Flavors of Manitoba
Flavors of Manitoba
Related Articles

Flavors of Canada

All about Canadian Cuisine > Flavors of Manitoba

Manitoba presents widely-divergent landscapes, from the vast grain fields of the south to the rugged rocky north with its myriad lakes. Traditional First Nations foods, such as bison, game, fish and wild fruits and grains, are still often featured on Manitoba menus. The arrival of the fur traders brought bannock, a flat bread cooked over an open fire, to which dried fruit or berries are sometimes added. The ancient tradition of smoking fish and meats is still widespread - try some delicious smoked Lake Winnipeg goldeye.

Over the centuries Manitoba has welcomed immigrants from all over the world, each group bringing its own unique culinary traditions. Winnipeg is a wonderfully multicultural city, where you can find Japanese sushi and Italian gelato with equal ease. Its long-established Chinatown is a vibrant neighbourhood of restaurants and markets. Winnipeg is also home to a large Jewish community whose bakeries and delicatessens have for years provided the city with such delights as "Winnipeg-style" rye bread, challah, bagels, gigantic deli sandwiches, smoked salmon, and creamy cheesecakes.

Winnipeg's French-speaking quarter, Saint-Boniface, once a separate city, is home to the largest Francophone community in Canada outside of Quebec. In February, you can sample hearty French-Canadian dishes, such as pea soup, tourtière and sugar pie, at the "Festival du Voyageur," or you may prefer a romantic dinner at one of the area's French restaurants, where the finest Manitoba ingredients - perhaps pickerel, wild rice or blueberries, not to mention fine local beef or pork - meet classic French culinary technique.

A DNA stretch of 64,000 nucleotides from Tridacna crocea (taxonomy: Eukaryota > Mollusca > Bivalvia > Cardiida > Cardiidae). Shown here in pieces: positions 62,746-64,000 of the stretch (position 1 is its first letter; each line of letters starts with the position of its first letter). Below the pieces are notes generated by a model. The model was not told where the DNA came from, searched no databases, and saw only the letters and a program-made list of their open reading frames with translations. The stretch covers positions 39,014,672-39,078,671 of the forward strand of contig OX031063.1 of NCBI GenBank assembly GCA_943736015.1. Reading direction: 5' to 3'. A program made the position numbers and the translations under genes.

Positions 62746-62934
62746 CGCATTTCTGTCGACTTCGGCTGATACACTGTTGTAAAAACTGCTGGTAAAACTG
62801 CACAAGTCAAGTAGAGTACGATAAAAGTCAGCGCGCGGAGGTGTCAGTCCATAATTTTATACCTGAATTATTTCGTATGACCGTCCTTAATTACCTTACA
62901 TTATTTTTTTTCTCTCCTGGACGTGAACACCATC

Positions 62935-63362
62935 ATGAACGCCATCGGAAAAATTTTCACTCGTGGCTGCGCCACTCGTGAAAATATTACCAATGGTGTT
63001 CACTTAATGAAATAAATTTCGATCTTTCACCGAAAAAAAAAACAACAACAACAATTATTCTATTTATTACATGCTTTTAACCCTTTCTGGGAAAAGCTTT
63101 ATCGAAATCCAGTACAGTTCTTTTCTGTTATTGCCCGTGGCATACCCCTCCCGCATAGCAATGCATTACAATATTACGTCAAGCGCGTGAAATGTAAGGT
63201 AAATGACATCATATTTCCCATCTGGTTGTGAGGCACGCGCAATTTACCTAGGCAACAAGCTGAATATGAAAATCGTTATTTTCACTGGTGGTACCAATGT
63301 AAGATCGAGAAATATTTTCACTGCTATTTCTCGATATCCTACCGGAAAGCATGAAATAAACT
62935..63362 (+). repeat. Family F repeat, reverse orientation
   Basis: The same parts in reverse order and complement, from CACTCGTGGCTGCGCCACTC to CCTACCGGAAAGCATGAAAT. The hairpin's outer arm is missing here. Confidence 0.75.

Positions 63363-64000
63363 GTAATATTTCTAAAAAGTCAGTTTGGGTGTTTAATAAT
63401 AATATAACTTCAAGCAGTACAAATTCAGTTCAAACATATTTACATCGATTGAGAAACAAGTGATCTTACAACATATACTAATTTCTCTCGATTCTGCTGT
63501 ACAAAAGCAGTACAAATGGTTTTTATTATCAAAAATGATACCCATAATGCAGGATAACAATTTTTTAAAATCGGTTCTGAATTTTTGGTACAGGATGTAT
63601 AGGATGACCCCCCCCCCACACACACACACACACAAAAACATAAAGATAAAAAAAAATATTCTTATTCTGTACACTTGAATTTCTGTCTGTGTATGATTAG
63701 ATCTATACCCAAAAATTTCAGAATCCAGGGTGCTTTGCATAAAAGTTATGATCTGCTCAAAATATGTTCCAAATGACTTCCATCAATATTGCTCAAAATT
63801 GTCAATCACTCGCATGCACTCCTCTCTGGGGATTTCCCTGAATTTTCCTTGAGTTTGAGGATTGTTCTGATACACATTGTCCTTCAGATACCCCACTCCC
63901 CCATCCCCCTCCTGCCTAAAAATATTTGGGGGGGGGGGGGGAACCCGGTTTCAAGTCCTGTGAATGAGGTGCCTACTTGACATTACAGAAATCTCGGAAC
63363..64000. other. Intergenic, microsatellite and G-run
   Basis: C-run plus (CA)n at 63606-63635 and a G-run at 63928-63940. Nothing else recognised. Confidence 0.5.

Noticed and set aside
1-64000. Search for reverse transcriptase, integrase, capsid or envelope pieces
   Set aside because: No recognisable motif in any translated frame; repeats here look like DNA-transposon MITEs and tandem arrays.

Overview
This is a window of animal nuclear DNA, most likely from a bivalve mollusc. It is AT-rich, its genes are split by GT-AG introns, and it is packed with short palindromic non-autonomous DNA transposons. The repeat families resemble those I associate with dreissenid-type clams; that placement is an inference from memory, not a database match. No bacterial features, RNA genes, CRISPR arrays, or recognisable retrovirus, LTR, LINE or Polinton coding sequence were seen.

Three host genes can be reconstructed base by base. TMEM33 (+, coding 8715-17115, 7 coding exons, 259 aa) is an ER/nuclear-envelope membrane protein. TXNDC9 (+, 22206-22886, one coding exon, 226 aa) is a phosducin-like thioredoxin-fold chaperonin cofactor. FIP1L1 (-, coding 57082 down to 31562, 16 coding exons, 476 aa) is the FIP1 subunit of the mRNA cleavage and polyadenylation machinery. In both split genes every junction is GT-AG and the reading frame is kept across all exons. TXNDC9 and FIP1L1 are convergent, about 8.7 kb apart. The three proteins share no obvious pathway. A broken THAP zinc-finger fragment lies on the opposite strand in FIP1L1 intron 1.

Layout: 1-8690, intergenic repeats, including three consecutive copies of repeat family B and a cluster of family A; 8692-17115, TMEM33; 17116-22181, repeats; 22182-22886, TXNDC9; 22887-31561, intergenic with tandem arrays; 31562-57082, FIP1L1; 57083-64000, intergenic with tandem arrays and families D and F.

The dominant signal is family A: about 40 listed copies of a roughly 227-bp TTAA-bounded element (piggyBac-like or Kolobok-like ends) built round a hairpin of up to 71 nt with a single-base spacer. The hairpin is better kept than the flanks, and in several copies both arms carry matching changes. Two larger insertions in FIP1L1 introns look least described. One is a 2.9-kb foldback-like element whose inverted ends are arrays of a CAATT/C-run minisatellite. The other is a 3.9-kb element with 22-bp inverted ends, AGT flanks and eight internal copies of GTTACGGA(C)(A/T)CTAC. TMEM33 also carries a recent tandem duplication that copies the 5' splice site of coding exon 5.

You will also find many ethnic delicacies in the rural regions of the province: perogies (potato and cheese-filled dumplings served with onions and sour cream), borscht, or bread fragrant from outdoor clay ovens at the Ukrainian Festival in Dauphin; hearty soups, sausage and noodle dishes in the province's Mennonite towns; the delectable Icelandic dessert called Vinarterta, consisting of seven thin cake layers sandwiched together with a cardamom-scented prune filling, and so on. No matter where you travel in this diverse province, you are sure to find a satisfying meal celebrating the wide array of Manitoba products.

Search within the site
Advanced search >
Register free to receive our official newsletter
Sign up
Subscribe to our free RSS feeds:
Get the daily and monthly recipe posts automatically added to your newsreader.
Sign up